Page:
PUBLISHED: 13:25 22 October 2008 | UPDATED: 15:32 20 February 2013
November is the time to plant trees - or to get someone else to do it for you!
For most people who work outdoors, the busiest times of year tend to be the spring and summer when the warmer weather and increasingly long days provide the best conditions for getting jobs done. However, for woodsmen such as Dan Williams, it is November that kick-starts his busiest time of year.
This season of mists and mellow fruitfulness also signals the start of the dormant period for trees and shrubs, allowing transplantation and planting of new woods, hedgerows and orchards without interrupting the plant growth cycle. This gives the new plantings (or 'bare root stock') the best chance of getting established and flourishing in later months and years, and so providing a great source of pleasure for us as well as new habitats and food sources for our wonderful wildlife.
One of the reasons that Dan is kept so busy is due to the number of grants available for tree planting. Government agencies, trusts and charities all offer these, with the Forestry Commission's English Woodland Grant Scheme being one of the biggest. One of the stipulations of this grant is that the type of woodland planted must be native to the area in order to provide the best environment for wildlife and to help maintain our natural British landscape.
For Devon a new native woodland will usually be formed by planting oak and ash on 60% of the area, 10% broadleaves, (perhaps field maple, rowan, birch, cherry and crab apple), 10% woody shrubs, (eg hawthorn, guelder rose, dogwood and hazel), whilst leaving 20% open space to provide glades for insects. It is vital that the new plants are protected against damage from deer, rabbits and weeds to give the woodland the best start possible.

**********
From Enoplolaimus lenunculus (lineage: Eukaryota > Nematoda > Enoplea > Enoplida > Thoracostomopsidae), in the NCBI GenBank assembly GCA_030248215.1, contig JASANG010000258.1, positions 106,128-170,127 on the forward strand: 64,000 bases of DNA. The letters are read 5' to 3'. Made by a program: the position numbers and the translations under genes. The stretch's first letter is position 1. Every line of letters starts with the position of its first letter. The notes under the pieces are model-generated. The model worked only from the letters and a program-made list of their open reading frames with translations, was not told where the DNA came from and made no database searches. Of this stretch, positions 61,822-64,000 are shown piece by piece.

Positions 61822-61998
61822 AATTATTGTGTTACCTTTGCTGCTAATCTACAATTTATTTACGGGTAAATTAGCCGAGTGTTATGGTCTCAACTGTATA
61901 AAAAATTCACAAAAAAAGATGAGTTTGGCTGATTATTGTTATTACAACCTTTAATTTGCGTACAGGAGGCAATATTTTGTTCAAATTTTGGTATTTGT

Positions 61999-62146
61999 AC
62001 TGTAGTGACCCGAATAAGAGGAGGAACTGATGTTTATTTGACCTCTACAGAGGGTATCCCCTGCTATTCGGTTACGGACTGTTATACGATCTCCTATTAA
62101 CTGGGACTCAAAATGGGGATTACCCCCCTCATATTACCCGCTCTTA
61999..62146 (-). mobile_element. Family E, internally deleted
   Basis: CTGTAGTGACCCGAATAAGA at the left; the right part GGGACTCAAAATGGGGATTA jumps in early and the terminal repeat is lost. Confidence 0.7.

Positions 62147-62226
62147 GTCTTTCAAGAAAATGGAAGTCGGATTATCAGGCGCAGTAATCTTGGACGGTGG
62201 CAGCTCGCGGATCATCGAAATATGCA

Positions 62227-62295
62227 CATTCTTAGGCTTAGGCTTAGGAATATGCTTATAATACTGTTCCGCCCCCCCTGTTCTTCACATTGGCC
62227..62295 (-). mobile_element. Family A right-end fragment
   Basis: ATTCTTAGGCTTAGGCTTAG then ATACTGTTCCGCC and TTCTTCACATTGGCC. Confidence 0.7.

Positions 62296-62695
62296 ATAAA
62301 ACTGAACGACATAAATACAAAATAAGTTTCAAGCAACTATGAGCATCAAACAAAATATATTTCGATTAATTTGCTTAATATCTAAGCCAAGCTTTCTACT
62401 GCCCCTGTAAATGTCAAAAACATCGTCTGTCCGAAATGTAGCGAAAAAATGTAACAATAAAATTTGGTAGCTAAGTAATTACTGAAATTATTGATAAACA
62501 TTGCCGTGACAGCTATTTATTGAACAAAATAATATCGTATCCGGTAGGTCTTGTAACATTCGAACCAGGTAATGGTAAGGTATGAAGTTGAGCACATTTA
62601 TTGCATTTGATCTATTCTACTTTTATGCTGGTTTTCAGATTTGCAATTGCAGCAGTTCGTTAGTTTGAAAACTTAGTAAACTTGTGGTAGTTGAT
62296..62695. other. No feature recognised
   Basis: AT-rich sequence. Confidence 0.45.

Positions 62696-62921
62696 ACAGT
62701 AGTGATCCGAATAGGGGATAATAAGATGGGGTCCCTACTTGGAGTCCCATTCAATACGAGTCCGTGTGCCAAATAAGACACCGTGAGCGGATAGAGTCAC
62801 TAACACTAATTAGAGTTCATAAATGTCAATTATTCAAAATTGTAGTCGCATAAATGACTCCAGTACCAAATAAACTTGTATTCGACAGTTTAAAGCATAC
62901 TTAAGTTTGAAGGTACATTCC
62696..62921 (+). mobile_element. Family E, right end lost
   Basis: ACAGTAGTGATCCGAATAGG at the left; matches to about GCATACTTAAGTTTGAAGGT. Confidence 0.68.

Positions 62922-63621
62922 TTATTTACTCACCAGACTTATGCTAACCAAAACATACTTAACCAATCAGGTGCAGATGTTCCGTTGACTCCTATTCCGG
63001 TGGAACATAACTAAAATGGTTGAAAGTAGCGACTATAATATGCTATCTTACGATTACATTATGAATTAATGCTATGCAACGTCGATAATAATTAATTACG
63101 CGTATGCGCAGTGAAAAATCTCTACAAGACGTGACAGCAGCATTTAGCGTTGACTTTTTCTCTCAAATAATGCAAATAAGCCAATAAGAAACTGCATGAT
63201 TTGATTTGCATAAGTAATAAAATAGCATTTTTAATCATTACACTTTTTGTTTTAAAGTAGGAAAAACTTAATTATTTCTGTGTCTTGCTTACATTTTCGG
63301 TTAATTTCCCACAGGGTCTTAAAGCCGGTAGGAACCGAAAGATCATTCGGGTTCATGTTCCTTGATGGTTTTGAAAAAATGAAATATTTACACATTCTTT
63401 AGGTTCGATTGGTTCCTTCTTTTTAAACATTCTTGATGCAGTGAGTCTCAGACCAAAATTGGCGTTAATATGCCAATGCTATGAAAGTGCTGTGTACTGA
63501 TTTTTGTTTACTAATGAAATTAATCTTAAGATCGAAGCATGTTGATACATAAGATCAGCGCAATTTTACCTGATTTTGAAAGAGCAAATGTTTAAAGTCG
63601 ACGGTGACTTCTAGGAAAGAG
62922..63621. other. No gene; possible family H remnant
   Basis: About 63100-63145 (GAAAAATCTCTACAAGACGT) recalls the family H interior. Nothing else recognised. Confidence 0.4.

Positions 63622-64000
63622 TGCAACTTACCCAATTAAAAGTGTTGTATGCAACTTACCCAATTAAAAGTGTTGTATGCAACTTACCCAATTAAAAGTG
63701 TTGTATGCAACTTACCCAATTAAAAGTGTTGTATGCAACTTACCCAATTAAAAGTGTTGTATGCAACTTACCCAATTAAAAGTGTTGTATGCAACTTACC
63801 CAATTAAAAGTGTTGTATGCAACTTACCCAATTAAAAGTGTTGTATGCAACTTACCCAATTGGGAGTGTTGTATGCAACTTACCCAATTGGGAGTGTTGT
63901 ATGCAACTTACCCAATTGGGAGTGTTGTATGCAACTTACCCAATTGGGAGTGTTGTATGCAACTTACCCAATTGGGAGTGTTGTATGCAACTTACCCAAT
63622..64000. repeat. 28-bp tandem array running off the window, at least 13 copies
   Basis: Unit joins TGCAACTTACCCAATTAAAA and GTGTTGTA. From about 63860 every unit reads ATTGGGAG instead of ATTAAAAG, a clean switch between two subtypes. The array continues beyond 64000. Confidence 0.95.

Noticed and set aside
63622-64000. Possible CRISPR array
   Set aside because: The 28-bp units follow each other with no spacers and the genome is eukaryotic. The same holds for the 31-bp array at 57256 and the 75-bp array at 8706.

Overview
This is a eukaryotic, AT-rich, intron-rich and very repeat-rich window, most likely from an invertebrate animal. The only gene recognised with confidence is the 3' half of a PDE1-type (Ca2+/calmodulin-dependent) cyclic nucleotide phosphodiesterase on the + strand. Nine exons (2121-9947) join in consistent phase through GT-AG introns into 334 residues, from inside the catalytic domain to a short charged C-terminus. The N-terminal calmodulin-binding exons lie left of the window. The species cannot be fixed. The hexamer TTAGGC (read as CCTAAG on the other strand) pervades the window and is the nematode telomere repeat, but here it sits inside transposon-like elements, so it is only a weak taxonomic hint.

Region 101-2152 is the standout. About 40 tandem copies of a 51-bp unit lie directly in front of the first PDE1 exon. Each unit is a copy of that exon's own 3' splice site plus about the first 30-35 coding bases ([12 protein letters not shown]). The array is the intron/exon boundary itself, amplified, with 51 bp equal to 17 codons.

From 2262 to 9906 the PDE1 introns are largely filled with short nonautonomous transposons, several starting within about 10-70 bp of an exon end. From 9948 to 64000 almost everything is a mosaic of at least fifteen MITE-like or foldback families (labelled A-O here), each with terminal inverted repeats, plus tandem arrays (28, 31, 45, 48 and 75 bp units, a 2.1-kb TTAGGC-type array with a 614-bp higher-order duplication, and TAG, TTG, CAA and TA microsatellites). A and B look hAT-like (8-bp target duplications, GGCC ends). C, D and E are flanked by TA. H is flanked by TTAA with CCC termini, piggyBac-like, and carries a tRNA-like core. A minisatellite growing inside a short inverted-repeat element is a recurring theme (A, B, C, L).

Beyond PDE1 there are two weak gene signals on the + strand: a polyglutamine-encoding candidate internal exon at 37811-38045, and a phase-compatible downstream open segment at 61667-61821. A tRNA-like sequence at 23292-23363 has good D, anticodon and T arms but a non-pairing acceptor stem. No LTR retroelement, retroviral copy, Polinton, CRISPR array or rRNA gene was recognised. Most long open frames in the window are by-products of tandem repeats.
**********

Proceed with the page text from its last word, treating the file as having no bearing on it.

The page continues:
Planting fruit tree orchards has become more popular in the last couple of years, and there are also grants available to help with this. When planting orchards again it is vital to protect the saplings from wildlife and livestock who are attracted by the tasty bark. Hand-built guards using stakes, barbed wire and stock netting usually does the trick.
Before planting any tree, all weeds should be removed and the area directly around the trees kept weed-free until they are established. Many people think that grass is not a problem but they fail to realise that it's the root competition that the tree has to fight against.
Dan collaborates with other environmental professionals such as ecologists and woodland managers to ensure each element of tree planting, whether it be for one tree or a whole woodland, is addressed. And when it comes to job satisfaction, he certainly has no problems. "I recently returned to a site where I planted 10,000 trees 14 years ago when I first started, and to see it now as this huge thriving woodland is the most amazing feeling."
For more information on tree planting contact Dan at DRM Williams Trees and Gardens on 01404 44245 or 07974 385 834.
Where to buy native woodland trees
Perrie Hale Nursery, Honiton
Where to buy fruit trees
Thornhayes Nursery, Cullompton (01884 266746
Over 200 varieties of apple including many local types, 70 cider varieties, 30 plum, 30 pear (including perry), Devon specialities including mazzards and Tamar Valley cherries.
St Bridget Nurseries, Exeter
24 varieties of apple, pears, cherries and plums.
Talaton Plants, Talaton (01404 823185
Over 100 varieties of apple trees, that can be sent out mail order. Also plums, gages, damsons, pears and cherries.
Visit www.forestry.gov.uk for more info on government and other grants, but be prepared to be confused by many abbreviations!www.rfs.org.uk